* Forecasts shift back to drier pattern
* Light moisture seen mainly for Nebraska
* Top wheat state Kansas to stay mostly dry
By Sam Nelson
CHICAGO, Feb 6 (Reuters) - A shift back to drier weather is expected in most of the key wheat growing areas of the drought-stricken U.S. Great Plains hard red winter wheat region, an agricultural meteorologist said on Wednesday.
Early in the week there had been outlooks for significant rain and/or snow in much of the region which would have given the battered wheat crop a welcome dousing, but patterns have changed to a drier mode, he said.
“There will be a storm system this weekend and another one early next week but the moisture will favor Nebraska and away from the large wheat acreage areas,” said Andy Karst, meteorologist for World Weather Inc.
Karst said Nebraska may receive a half-inch of moisture with lighter amounts elsewhere in the Plains states.
“Confidence is increasing that Kansas won’t see much from the weekend storm,” he said.
Without rain or heavy snow before spring, millions of acres of wheat could be ruined, while corn and soybean seedings could be threatened in the western Midwest, according to meteorologists and other crop experts.
The unrelenting drought gripping key farming states in the U.S. Plains shows no sign of abating, and it will take a deluge of snow or rain to restore critical moisture to farmland before spring planting of new crops, a climate expert said.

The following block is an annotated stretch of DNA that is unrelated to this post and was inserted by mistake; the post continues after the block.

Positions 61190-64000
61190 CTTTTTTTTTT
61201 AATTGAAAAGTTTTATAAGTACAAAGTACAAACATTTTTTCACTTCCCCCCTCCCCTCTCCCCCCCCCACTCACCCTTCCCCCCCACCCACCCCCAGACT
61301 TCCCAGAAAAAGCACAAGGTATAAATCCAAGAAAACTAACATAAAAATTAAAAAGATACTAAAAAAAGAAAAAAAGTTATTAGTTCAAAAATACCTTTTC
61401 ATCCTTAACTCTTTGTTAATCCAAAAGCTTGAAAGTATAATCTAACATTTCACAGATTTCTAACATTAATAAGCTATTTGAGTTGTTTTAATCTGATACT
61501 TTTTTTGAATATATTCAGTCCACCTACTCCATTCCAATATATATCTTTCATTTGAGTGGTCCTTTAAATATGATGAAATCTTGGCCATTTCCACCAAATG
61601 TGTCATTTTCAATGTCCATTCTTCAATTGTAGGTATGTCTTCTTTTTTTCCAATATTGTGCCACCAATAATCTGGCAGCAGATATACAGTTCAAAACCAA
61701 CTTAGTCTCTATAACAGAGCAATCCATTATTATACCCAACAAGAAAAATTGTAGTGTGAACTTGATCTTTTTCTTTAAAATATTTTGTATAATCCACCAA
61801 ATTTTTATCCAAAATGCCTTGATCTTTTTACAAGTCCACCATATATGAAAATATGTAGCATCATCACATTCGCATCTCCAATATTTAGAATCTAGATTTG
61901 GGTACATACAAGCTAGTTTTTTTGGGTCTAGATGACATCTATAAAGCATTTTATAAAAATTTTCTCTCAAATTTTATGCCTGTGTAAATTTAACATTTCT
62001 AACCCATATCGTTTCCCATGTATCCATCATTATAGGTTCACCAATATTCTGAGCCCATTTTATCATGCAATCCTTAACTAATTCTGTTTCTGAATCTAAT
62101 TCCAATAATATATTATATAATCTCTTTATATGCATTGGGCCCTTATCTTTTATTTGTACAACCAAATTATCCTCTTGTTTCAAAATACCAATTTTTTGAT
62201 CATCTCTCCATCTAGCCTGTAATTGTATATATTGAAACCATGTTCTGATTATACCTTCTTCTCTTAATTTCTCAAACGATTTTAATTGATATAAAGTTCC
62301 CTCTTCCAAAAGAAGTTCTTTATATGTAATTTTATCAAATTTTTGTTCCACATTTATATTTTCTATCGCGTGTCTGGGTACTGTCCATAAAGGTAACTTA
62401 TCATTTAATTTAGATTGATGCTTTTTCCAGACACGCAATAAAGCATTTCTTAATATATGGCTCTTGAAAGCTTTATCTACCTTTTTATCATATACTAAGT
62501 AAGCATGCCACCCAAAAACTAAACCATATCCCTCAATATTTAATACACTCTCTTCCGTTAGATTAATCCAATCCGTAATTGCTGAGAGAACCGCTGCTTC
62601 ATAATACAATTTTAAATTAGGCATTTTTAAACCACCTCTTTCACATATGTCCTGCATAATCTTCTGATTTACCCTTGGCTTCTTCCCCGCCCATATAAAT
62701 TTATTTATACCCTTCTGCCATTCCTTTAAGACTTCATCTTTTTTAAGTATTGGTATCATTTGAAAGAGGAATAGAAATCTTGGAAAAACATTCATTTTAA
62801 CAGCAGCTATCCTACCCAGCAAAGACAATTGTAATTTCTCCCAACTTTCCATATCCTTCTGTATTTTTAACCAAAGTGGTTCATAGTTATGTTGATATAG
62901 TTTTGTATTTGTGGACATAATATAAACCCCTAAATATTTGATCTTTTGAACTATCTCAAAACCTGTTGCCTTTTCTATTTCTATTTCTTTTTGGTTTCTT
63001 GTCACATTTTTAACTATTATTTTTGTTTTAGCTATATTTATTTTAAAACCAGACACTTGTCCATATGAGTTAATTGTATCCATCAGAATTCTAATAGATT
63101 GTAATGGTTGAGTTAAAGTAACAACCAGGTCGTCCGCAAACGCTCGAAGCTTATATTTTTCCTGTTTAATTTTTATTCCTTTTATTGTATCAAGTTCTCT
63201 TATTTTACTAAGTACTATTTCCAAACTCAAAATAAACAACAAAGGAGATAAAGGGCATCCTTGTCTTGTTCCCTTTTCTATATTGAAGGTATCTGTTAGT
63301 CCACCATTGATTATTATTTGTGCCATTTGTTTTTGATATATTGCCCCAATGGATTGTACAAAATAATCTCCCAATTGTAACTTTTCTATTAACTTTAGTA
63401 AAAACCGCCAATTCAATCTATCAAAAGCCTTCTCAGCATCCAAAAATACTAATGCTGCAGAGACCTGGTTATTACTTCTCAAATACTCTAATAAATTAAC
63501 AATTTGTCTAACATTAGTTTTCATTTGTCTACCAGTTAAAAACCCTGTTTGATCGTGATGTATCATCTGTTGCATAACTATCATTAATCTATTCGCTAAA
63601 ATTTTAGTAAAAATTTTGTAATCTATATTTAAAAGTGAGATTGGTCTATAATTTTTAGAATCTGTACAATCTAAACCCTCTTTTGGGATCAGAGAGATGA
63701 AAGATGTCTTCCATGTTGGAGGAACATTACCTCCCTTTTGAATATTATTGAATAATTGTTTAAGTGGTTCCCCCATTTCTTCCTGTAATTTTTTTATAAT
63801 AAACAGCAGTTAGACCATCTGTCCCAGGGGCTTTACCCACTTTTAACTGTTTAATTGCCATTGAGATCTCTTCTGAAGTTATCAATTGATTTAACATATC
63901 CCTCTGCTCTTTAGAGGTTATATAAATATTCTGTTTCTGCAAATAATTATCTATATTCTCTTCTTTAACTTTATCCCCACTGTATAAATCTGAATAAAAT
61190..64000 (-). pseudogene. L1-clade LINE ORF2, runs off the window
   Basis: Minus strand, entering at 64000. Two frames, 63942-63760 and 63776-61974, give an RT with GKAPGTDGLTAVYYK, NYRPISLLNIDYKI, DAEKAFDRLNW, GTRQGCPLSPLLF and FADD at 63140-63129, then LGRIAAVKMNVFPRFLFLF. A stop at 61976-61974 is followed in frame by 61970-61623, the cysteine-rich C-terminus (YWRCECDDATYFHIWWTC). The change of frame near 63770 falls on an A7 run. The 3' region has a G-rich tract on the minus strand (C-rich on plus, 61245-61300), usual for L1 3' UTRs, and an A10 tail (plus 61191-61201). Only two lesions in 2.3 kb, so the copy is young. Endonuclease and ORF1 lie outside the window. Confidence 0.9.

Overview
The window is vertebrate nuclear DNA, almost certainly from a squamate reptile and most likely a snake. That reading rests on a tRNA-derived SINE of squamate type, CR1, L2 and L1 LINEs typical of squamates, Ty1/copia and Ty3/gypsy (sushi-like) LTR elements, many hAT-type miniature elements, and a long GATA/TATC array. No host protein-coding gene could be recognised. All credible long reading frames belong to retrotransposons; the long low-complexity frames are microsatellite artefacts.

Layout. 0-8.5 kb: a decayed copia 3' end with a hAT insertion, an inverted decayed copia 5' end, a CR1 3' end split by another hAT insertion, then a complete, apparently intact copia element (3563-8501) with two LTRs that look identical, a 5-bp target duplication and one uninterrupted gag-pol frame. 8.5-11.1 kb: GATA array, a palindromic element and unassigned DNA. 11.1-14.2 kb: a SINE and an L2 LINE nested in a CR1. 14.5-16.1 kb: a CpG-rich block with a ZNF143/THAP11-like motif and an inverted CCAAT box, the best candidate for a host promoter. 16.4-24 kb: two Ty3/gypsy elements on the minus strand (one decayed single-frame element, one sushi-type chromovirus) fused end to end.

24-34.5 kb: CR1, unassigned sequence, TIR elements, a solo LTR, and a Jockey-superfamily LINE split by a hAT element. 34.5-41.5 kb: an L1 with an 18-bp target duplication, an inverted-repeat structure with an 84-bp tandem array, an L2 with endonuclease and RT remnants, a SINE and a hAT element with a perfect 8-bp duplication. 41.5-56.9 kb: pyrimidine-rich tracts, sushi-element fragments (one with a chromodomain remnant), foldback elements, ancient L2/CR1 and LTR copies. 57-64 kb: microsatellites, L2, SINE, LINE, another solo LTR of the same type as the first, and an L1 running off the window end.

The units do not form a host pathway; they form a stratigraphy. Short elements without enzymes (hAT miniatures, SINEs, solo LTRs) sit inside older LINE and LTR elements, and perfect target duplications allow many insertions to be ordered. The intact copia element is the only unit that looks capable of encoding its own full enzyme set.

“It’s not a pretty picture,” said climatologist Mark Svoboda of the University of Nebraska’s Drought Mitigation Center.
Precipitation in the Plains region has been 3 inches to 6 inches shy of normal levels since October, and some areas are nearly 16 inches short of much-needed moisture over the last nine months, Svoboda said.
The drought that last year ranked as the worst in roughly 50 years is still entrenched in the nation’s mid-section. This month was considered the worst January in terms of drought over the 13 years that a consortium of federal and state climatology experts have been monitoring drought levels and issuing regular “Drought Monitor” reports, Svoboda added.
“The January number is the highest amount of coverage for the U.S. since we’ve been doing this,” he said.
Last week’s Drought Monitor report showed severe drought still gripping 87.25 percent of the High Plains, unchanged from the prior week. Fully 100 percent of the land area in Kansas, Colorado, Nebraska and Oklahoma remained engulfed in severe drought or worse, according to the Drought Monitor.
A new drought report is expected to be released on Thursday.
The Plains states are key crop production areas, particularly for hard red winter wheat, an important bread-making crop. They are also critical areas for cattle and other livestock production.
Overall, 57.68 percent of the contiguous United States was in at least “moderate” drought as of Jan. 29, a slightly worse situation than the previous week’s tally of 57.64 percent. Exceptional drought expanded slightly to 6.37 percent, up from 6.36 percent of the country.
Additional reporting by Carey Gillam in Kansas City; Editing by Theodore d'Afflisio